Viewing data gathered in the Microsoft Sentinel workbook for Office 365
Figure 5: Viewing data gathered in the Microsoft Sentinel workbook for Office 365

Customizing Workbooks

Workbooks aren’t fixed objects. You can edit the queries for each of the charts and graphs displayed in the workbook and make whatever changes you like to meet the needs of your organization. Editing a workbook requires a certain familiarity with the Kusto Query Language used by Microsoft Sentinel to extract log data from a workspace. Many articles are available online to educate yourself on the intricacies of Kusto. I like the description given in the read me for Matt Zorich’s GitHub repository of Microsoft Sentinel Queries (ask questions to @reprise_99). In addition to Office 365, the repository includes sample queries for other workloads like Azure AD, DNS, and Microsoft Defender for Endpoint.

Understanding Data

It’s important to understand what actions generate the underlying data and what it contains. In the case of the Office 365 audit log, data often reflects the heartbeat of user activity through a trail of individual audit events rather than singular discrete events. For example, the SharePoint Online version history for this article tells me that AutoSave created sixteen versions as I edited the document. SharePoint logs a separate audit event for each file modification, meaning that the 4.73K SharePoint events shown in Figure 5 represent fewer activities than you might imagine. By comparison, if you ingest Azure AD sign-in data into a workbook, a failed sign-in is a discrete event that stands on its own merits and might require investigation to discover why the sign-in failed.

The Office 365 data ingested by Microsoft Sentinel helps to understand the ebb and flow of user activity across three major workloads. However, because the data used is captured for audit purposes, it might not deliver the same insight as available through other methods, such as the Microsoft 365 User Analytics for Power BI app. This app uses data gathered from user activity in the Microsoft Graph rather than audit events and is more precise and informative about how people use Exchange Online, SharePoint Online, Teams, and OneDrive for Business. The User Analytics app has some of its own flaws, notably its focus on driving user adoption rather than in-depth analysis of what people do.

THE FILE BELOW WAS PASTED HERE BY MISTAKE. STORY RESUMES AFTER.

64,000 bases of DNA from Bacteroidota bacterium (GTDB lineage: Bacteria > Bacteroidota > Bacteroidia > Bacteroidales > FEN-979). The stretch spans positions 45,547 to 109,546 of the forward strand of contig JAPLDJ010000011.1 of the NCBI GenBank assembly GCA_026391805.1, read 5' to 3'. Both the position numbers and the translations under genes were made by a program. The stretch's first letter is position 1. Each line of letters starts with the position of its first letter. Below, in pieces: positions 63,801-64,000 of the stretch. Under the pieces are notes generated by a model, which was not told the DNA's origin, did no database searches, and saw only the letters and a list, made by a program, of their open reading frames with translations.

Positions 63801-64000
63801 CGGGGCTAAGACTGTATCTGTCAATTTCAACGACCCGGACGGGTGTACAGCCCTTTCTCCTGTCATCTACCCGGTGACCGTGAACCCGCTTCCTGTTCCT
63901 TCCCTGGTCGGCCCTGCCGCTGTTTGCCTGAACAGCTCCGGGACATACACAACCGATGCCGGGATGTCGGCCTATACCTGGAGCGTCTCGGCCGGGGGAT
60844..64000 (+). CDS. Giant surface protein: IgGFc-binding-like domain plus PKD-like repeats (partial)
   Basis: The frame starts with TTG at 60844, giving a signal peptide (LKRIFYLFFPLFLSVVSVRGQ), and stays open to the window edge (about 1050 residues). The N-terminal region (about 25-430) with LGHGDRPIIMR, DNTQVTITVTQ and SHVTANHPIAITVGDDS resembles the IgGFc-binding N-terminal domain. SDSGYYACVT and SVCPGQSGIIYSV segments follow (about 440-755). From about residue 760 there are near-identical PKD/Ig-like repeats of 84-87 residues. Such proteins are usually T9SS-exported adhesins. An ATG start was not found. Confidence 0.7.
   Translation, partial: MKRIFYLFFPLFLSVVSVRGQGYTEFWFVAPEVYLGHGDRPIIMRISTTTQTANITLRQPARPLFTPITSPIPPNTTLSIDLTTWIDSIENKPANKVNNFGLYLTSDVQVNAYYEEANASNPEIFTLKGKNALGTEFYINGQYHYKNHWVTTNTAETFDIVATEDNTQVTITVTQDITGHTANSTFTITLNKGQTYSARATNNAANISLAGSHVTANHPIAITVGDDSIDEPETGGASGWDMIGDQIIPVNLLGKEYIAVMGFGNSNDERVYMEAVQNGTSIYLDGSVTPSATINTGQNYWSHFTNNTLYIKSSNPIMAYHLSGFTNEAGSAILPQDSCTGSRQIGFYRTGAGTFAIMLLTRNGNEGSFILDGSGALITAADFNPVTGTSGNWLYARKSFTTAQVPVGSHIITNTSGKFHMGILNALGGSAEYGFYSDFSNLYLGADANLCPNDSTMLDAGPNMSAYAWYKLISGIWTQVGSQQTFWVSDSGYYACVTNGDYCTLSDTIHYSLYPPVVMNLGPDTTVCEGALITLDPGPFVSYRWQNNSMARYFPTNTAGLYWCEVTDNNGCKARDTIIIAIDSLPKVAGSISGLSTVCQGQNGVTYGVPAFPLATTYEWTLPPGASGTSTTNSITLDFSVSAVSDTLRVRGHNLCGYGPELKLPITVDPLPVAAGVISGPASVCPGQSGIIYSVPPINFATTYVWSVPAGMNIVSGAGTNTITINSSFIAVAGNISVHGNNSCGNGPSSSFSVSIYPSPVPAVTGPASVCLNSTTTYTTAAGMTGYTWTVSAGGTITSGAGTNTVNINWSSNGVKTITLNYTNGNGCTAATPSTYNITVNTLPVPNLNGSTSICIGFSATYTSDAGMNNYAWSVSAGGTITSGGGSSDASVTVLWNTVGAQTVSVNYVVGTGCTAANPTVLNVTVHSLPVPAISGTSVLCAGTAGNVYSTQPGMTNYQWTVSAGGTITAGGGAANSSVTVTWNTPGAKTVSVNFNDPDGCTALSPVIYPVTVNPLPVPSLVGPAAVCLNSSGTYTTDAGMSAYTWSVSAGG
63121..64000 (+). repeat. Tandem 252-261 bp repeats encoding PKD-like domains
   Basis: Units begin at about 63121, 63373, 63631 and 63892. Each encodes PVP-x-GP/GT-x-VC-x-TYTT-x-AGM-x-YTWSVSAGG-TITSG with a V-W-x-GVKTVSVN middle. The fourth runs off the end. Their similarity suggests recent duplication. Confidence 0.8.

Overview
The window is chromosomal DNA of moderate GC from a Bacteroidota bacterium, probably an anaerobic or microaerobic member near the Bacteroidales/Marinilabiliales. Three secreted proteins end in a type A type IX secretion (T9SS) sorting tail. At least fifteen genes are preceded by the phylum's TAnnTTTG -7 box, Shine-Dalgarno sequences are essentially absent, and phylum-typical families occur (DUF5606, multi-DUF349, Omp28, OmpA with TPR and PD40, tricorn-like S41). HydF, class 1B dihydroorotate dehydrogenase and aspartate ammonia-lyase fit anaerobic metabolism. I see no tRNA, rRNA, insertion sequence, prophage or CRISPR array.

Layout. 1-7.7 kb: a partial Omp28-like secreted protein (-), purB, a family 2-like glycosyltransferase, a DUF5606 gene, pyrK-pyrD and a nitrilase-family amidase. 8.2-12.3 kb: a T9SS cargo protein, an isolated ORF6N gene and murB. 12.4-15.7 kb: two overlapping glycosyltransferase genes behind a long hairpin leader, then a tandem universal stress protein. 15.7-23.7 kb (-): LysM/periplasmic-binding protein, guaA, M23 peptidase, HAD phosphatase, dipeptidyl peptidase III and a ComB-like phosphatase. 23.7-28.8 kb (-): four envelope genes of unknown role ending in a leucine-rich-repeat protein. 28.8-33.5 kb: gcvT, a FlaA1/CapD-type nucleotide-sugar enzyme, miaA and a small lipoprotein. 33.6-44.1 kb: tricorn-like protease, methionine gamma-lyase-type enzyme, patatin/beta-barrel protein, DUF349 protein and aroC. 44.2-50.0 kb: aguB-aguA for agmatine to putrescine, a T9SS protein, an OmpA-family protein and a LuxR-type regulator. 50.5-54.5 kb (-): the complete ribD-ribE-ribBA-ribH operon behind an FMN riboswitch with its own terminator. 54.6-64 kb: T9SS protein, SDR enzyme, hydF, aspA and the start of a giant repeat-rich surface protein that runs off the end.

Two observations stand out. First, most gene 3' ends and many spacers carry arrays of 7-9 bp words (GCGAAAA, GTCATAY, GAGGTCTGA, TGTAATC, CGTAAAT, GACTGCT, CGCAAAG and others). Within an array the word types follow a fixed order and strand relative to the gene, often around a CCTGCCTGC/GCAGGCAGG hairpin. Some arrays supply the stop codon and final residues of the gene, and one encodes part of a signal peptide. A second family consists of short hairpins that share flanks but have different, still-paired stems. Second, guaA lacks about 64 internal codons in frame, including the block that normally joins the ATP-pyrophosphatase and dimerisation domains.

From an Office 365 perspective, Microsoft Sentinel scores by being able to:

  • Hold log data for as long as you are willing to pay (instead of the 90 days for Office 365 E3 users and 365 days for Office 365 E5).
  • Integrate Office 365 log data with information from other sources, such as Azure AD.
  • Apply intelligence to the data stored in workspaces using analytics rules.

Like any other software, Microsoft Sentinel is a tool. If you take the time to master Sentinel, it can deliver impressive results. So can other tools, so it’s important to consider your needs before deciding what tool to use.

Visualization by Sentinel

The Office 365 audit log collects large quantities of data from different workloads. Although the audit data is enormously valuable when the time comes to investigate events like who sent a message from a shared mailbox, it’s not very approachable in terms of overall tenant activity. In this article, we cover how to use the standard Microsoft workbook to visualize Office 365 audit data. This is relatively basic stuff and once you have an Azure subscription, it shouldn’t take too long to get Office 365 data flowing into Microsoft Sentinel. After that, it’s up to you to decide how to customize workbooks, combine different forms of data to make them more useful, and visualize your way to happiness.

About the Author

Tony Redmond

Tony Redmond has written thousands of articles about Microsoft technology since 1996. He is the lead author for the Office 365 for IT Pros eBook, the only book covering Office 365 that is updated monthly to keep pace with change in the cloud. Apart from contributing to Practical365.com, Tony also writes at Office365itpros.com to support the development of the eBook. He has been a Microsoft MVP since 2004.